PM 'not ruling anything out' (except nationalisation)
David Cameron has chaired a short meeting of ministers to discuss the steel industry. Among those present in Downing Street were the Business Minister Anna Soubry (whose boss has yet to arrive back from Australia), Work and Pensions Secretary Stephen Crabb and Welsh Secretary Alun Cairns.
The prime minister gave a short interview afterwards. This is what he said: "The situation at Port Talbot is of deep concern. I know how important those jobs are; those jobs are vital to workers' families, vital to those communities, and the government will do everything it can, working with the company to try and secure the future of steel-making in Port Talbot and across the country. It's a vital industry.
"We're not ruling anything out. I don't believe nationalisation is the right answer. What we want to do is secure a long-term future for Port Talbot and for other steel-making plants in the United Kingdom."
"This is an issue where I've had teams of ministers working for months to help this industry, to make sure that we procure British steel for our ships and for other vital industries in the UK.
"We've cut the energy costs of British steel and also with others in Europe we've made sure there's proper penalties for those who dump cheap steel on the market but this industry is in difficulty right across the world. There's been a collapse in prices, there's massive over-capacity but we're doing everything we can.
"We were concerned that there was the chance that there could have been an outright closure of Port Talbot and that is why we worked very hard with the company to make sure there is a proper sales process and we'll be doing everything we can to encourage people to come forward but this is a difficult situation, there's no guarantees of success."
"We have had a plan and we've been working to that plan because, as I've said, we've had teams of ministers working on procurement, working on cutting energy costs, working on making sure we act properly in Europe, making sure we work with the company and one of the things we were concerned about was there might have an announcement of an outright closure and actually our intervention I think has helped to make sure that there will at least be a sales process. Now we need to work very hard with the company, with the communities, with potential purchasers, recognising that the British government stands ready to do whatever it can to help in what is a very difficult situation.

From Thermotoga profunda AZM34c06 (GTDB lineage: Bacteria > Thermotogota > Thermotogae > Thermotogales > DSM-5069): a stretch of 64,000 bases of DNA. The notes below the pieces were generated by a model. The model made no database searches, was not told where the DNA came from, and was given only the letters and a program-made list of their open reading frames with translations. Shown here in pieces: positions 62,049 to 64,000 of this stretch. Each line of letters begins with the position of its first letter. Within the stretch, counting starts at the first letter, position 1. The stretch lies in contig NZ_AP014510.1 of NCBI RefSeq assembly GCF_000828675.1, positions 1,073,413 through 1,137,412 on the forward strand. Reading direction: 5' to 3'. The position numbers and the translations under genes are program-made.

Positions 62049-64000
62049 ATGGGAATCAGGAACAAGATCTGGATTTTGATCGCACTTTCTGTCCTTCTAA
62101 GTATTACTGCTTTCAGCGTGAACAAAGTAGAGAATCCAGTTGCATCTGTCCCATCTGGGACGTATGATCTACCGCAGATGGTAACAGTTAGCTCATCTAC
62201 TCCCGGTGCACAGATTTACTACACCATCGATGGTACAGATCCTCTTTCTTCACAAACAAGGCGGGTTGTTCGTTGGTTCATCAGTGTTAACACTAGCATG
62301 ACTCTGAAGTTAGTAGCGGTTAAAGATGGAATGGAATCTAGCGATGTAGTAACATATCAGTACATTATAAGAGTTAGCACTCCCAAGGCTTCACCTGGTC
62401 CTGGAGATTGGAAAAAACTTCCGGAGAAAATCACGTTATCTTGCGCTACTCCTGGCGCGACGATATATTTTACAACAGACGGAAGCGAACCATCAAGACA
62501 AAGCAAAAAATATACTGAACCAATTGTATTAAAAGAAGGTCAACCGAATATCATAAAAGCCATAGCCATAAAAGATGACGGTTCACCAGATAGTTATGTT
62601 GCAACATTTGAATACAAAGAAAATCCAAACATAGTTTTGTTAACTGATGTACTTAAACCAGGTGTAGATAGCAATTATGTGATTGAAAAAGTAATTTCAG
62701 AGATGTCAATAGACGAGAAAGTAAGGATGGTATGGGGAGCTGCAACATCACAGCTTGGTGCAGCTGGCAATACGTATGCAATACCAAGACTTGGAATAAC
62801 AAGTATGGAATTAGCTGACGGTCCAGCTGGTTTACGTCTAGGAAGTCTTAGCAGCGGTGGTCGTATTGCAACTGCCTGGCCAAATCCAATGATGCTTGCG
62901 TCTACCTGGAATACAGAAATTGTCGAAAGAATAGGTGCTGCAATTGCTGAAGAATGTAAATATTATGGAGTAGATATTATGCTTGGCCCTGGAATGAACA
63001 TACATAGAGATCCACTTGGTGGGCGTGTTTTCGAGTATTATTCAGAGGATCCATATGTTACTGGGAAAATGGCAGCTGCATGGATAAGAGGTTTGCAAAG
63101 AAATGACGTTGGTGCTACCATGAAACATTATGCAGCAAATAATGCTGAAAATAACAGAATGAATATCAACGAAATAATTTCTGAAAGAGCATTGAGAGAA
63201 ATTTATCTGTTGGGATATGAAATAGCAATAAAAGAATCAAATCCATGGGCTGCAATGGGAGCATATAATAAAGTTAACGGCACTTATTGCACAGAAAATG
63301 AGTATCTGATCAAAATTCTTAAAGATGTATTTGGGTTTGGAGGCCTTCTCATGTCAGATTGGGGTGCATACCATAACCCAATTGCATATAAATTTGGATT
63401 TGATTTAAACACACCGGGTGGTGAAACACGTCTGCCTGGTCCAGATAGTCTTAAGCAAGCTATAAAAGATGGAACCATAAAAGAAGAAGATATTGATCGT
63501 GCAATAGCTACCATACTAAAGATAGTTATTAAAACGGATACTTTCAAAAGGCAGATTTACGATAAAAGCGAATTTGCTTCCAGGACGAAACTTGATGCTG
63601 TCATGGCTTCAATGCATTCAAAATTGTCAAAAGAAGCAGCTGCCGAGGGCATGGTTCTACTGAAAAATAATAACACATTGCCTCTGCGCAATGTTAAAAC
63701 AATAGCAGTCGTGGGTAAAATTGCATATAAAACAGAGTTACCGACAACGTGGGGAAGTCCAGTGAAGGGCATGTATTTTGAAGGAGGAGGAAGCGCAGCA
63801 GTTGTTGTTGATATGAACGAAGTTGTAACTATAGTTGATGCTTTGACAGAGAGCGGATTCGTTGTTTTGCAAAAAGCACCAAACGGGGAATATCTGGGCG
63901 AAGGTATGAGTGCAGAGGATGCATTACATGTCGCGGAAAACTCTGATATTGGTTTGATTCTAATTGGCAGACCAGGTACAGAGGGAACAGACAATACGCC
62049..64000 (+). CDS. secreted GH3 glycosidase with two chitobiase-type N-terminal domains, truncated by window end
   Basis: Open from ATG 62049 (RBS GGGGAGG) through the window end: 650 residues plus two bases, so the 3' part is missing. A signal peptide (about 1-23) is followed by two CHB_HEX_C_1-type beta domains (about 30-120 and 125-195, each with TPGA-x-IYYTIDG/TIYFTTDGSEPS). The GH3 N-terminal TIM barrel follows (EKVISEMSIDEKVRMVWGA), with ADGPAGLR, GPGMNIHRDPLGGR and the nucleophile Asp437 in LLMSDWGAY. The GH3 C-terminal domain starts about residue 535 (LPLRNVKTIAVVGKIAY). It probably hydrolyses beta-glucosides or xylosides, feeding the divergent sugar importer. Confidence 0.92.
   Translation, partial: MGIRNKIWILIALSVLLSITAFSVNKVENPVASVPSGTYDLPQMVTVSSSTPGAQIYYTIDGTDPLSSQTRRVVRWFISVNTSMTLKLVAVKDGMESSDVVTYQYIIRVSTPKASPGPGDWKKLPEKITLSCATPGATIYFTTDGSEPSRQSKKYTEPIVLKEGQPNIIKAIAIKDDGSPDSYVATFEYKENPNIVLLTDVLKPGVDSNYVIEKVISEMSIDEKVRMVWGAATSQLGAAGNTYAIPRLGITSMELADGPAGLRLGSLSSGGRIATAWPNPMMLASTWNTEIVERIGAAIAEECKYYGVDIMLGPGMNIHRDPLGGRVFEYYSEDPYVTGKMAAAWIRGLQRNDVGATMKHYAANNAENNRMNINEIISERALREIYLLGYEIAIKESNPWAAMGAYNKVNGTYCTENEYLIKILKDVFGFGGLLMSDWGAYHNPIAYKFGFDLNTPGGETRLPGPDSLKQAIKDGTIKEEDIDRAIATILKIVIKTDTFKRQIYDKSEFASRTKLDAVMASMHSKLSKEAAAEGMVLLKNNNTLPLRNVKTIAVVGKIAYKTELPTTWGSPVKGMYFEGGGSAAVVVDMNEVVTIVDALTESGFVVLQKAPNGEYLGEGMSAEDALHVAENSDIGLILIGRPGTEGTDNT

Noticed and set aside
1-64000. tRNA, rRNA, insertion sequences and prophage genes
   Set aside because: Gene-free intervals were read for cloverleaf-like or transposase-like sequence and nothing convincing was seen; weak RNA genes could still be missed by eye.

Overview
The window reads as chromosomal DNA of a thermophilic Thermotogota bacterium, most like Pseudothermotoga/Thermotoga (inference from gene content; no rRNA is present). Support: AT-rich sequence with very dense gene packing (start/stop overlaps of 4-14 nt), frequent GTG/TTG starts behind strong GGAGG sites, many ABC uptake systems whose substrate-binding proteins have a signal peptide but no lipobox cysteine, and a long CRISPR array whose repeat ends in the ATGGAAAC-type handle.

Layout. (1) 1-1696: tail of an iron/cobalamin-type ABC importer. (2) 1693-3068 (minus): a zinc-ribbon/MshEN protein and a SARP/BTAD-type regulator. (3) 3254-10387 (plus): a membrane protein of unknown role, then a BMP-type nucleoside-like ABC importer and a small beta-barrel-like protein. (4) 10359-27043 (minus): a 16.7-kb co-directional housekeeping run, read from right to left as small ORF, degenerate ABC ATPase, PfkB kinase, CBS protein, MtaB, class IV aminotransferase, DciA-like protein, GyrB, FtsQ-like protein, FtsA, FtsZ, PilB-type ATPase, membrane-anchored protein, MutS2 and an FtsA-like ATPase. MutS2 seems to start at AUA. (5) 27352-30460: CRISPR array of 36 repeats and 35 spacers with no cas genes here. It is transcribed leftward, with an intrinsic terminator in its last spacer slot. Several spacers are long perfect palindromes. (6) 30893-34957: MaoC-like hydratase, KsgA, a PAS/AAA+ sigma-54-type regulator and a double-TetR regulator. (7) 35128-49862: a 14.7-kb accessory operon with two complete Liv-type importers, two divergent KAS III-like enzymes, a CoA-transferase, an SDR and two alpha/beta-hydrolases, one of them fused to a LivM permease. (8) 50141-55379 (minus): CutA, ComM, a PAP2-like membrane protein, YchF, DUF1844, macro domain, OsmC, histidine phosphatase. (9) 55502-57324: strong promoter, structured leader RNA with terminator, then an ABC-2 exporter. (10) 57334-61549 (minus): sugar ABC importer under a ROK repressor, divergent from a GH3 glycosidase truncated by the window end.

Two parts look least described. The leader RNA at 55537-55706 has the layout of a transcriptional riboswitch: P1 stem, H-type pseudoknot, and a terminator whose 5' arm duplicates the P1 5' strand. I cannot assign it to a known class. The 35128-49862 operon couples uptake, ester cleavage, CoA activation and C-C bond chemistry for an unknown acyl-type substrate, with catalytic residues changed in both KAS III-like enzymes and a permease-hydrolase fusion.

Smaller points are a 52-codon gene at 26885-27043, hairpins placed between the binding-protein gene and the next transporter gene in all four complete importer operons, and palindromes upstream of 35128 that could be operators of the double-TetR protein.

"And let me make this point about the European dimension of this. Look, it's vital that those European markets are open. Around 50 per cent of British steel production goes into the EU so we need to be in there working with others to stop the unfair dumping of steel into Europe by other countries, and we've done that, but we need to be in there making sure the markets are open. If we were on the outside, we might well find that it was our steel that was having those tariffs and those taxes put upon it.
"So, we've got the right plan, we're going to work very hard with the company to do everything we can, but it is a difficult situation, there are no guarantees of success because of the problems the steel industry faces worldwide. But the government will do everything it can to help, working with the company, working with the communities, to try to secure the future of this vital steel-making in Port Talbot and elsewhere in the UK."